Bellevue Arts Museum to display the provocative work of acclaimed sculptor Al Farrow in solo exhibition

November 01, 2016
Images: Al Farrow, The Spine and Tooth of Santo Guerro, 2007. Collection of deYoung Museum, San Francisco; Bombed Mosque, 2010; Synagogue (III). Photos all courtesy of Catharine Clark Gallery. Photography by Jock McDonald, John Wilson White, and John Westhafer.

September 28, 2016
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Bellevue, WA—Using guns and ammunition, Al Farrow creates sculptures of reliquaries, cathedrals, synagogues, mosques, mausoleums, and other devotional objects. The surprising inventiveness and the technical tour-de-force of his craftsmanship are highlighted in the upcoming Bellevue Arts Museum exhibition, Divine Ammunition: The Sculpture of Al Farrow. Divine Ammunition will feature more than 20 works by the acclaimed artist—ranging from sizeable religious buildings to relics of Farrow’s fictitious saint, Santo Guerro—drawn from private and public collections. Farrow has had numerous solo exhibitions since 1970 and his work is in many important public and private collections around the world, including the San Francisco Museum of Modern Art, the di Rosa Preserve in Napa, and other collections in New York, Germany, Italy, and Hong Kong. Farrow is currently represented by Catharine Clark Gallery in San Francisco.

The artist denigrates no one belief in his work, being mindful, discriminating, and probing toward all. His striking composite depictions of religious architectural structures are meticulously realized and perfectly scaled. Each work gives new meaning to its materials. Gun-barrel towers and domes built of bullets not only compel the viewer to consider the present, but also recall the history of conflict. The artist's material choices may be jarring, but they also provoke awe and inspire reflection.

By repurposing second-hand firearms and ammunition, Farrow adopts weapons as a medium to illuminate the dark side of various forms of organized religion. With their division of people into saved and damned, brethren or infidels, chosen or forsaken, his mosques, cathedrals, and synagogues are a reminder of how often faith has served as a justification for war. But Farrow's Divine Ammunition goes beyond that, hinting at an essential connection between dogma and death.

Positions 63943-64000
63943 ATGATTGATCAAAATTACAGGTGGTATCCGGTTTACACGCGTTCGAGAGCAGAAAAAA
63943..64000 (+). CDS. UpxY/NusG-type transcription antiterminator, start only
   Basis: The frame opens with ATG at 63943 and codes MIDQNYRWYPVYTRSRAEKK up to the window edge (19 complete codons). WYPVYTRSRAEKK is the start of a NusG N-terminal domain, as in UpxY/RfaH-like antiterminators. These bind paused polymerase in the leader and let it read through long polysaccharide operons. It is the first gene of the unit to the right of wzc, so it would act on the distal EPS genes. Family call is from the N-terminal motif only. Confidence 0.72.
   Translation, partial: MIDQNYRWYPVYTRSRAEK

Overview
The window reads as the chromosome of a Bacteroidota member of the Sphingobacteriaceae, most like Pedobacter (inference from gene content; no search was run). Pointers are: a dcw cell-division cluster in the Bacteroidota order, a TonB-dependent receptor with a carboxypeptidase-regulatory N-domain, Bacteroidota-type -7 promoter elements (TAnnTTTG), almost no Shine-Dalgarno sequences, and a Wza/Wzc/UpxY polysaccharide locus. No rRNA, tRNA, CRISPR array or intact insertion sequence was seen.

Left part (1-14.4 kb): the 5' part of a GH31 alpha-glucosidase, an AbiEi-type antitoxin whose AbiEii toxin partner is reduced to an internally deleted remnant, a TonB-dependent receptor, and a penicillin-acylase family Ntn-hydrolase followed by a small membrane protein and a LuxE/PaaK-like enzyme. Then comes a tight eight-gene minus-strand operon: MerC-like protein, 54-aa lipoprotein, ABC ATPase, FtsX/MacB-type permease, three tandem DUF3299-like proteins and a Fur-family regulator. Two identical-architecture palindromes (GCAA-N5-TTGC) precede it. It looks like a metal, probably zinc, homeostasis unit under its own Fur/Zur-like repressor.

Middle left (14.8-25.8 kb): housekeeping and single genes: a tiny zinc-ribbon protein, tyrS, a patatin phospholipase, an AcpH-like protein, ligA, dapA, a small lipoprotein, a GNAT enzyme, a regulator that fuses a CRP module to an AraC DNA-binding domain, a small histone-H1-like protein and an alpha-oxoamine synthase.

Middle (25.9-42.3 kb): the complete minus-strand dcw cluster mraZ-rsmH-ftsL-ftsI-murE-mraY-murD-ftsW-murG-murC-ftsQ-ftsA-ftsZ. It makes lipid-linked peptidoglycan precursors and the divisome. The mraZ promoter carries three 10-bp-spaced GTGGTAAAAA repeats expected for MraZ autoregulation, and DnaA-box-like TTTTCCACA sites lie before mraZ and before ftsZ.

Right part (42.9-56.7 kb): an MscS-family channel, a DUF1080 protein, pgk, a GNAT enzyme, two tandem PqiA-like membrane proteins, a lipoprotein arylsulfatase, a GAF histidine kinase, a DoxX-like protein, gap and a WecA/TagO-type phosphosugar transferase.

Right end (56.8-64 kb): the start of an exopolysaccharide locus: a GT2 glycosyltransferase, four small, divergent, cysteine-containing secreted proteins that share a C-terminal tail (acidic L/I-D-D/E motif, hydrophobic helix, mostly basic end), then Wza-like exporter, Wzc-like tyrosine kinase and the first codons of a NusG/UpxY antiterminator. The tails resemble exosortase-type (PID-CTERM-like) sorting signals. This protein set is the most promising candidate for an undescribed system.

In the artists own words
I am perpetually surprised by the historical and continuing partnership of war and religion. The atrocities committed in acts of war absolutely violate every tenet of religion, yet rarely do religious institutions speak against the violations committed in the name of God. Historically, Popes have even offered eternal salvation to those who fought on their behalf (The crusades, etc.).

In my constructed reliquaries, I am playfully employing symbols of war, religion, and death in a facade of architectural beauty and harmony. I have allowed my interests in art history, archeology, and anthropology to influence the work. The sculptures are an ironic play on the medieval cult of the relic, tomb art, and the seductive nature of objects commissioned and historically employed by those seeking position of power.

Divine Ammunition is accompanied by a 112-page color catalogue with essays by Eleanor Heartney and Diana L. Daniels, and a foreword by Pulitzer-prize winning reporter Chris Hedges, author of War Is a Force That Gives Us Meaning.

Divine Ammunition: The Sculpture of Al Farrow is organized by Bellevue Arts Museum in collaboration with Catharine Clark Gallery in San Francisco and Forum Gallery in New York and is curated by Jennifer-Navva Milliken.



Bellevue Arts Museum is a leading destination in the Pacific Northwest to experience art, craft, and design. BAM engages the community through exhibitions, programs, and publications, featuring regional, national, and international artists.